A standard urinal uses water to flush the urine into a pipe known as a “P-trap.” The shape of this pipe, which is not unlike the ones installed under most sinks in restrooms and kitchens, creates a water seal that prevents sewer gases from escaping into the restroom.

“Plumbing code states you can have a certain amount of liquid between people in the bathroom and sewer gases,” Schneringer explains.

Unlike standard urinals, however, waterless urinal pipes are installed on a downward pitch to allow the urine to flow naturally to a central discharge pipe or into the main sewer line. If there are urine puddles in the urinal, then the pipe may be installed incorrectly. To prevent sewer gases and urine odors from entering the restroom, waterless urinals require a cartridge to be securely inserted into the urinal drain.

When urine flows into the cartridge, it acts as a funnel using gravity to pull the urine into the drain opening and into the facility’s plumbing system. The cartridge further contains a liquid sealant — a buoyant fluid that floats to the top of the cartridge as urine enters and overflows the contraption — that serves as a barrier between urine, sewer lines and the restroom. Ultimately, this sealant helps to prevent urine malodors.

The common “ammonia” smell that is often found in commercial restrooms is the result of a chemical reaction between urine and water. To make matters worse, the water that is left behind after flushing remains on the surface of the urinal, and becomes a breeding ground for germs and bacteria. With waterless urinals, the only fluid to hit the surface of the unit is urine — generally a sterile substance — which drains and evaporates from the surface leaving it dry shortly after use.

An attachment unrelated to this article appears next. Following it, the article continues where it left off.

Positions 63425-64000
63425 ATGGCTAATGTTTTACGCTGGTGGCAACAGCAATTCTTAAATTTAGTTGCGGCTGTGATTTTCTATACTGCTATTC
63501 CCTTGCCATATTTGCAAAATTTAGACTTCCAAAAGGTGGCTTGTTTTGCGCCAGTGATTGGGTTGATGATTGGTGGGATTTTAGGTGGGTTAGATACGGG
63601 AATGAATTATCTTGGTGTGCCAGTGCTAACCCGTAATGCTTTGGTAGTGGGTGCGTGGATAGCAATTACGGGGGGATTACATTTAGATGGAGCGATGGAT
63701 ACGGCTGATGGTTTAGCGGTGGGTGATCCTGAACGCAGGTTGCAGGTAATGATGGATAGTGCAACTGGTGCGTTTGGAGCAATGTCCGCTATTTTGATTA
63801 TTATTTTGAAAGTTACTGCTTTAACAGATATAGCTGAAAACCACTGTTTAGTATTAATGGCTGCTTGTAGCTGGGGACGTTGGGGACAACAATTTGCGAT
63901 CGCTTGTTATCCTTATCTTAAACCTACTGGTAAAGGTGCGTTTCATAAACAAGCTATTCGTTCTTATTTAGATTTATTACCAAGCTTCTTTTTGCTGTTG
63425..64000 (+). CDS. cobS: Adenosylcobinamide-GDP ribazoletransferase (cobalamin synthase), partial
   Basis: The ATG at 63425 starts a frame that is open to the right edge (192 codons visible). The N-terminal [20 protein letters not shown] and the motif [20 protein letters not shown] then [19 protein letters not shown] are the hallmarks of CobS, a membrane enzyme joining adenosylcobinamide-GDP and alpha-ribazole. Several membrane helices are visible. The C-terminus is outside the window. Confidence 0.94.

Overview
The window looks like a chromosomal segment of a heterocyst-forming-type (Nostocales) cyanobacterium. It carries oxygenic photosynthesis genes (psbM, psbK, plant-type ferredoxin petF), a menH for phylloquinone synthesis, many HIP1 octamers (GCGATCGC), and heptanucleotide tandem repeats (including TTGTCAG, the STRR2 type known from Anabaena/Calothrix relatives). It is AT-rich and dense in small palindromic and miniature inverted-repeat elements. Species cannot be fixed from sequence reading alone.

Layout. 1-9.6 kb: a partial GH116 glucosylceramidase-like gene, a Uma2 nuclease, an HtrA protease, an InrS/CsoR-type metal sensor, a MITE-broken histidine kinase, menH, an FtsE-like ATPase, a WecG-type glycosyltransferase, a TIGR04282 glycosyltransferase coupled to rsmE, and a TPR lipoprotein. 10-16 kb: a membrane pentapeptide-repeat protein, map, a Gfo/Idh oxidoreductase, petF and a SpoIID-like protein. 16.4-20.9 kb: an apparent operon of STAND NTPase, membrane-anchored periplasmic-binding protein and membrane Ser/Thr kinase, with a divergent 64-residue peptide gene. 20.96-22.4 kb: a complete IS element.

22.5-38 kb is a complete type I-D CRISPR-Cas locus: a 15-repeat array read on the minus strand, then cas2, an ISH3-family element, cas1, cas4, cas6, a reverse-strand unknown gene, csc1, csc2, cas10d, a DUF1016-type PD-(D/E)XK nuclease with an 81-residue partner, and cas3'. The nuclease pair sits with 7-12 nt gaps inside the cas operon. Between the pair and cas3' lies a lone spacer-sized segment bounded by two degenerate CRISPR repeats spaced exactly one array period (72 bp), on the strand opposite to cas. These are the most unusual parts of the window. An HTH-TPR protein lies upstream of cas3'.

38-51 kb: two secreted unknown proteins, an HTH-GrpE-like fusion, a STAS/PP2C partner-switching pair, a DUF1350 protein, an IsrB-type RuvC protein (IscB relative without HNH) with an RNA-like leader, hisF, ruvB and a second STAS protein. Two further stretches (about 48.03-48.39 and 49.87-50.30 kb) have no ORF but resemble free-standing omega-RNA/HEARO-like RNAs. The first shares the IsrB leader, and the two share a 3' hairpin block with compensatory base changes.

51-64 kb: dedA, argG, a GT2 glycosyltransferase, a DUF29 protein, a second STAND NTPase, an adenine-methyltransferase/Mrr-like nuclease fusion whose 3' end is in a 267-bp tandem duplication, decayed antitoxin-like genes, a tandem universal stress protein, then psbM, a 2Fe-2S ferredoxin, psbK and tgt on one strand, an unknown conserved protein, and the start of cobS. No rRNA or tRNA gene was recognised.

“The longevity of the sealant liquid depends on traffic of the facility. In an airport or mall the sealant would need to be changed on a more frequent basis,” Schneringer says. “If the sealant depletes or accidently gets flushed down the drain too fast, or if the sealant is not present, the sewer gas comes up through the pipes. This is what causes the unpleasant fragrance.”

According to manufacturers, cartridges need only to be changed out three to four times a year, or after roughly 1,500 uses. And since regular irrigation isn’t required for these urinals, there is no water “turbulence,” aka the plummage of water and microbes sent into the air following flushing.

These devices also hold urine sentiment — otherwise known as urinal scale, sludge or calcification — the buildup of which can be a main source of restroom piping issues leading to expensive sewer maintenance costs.

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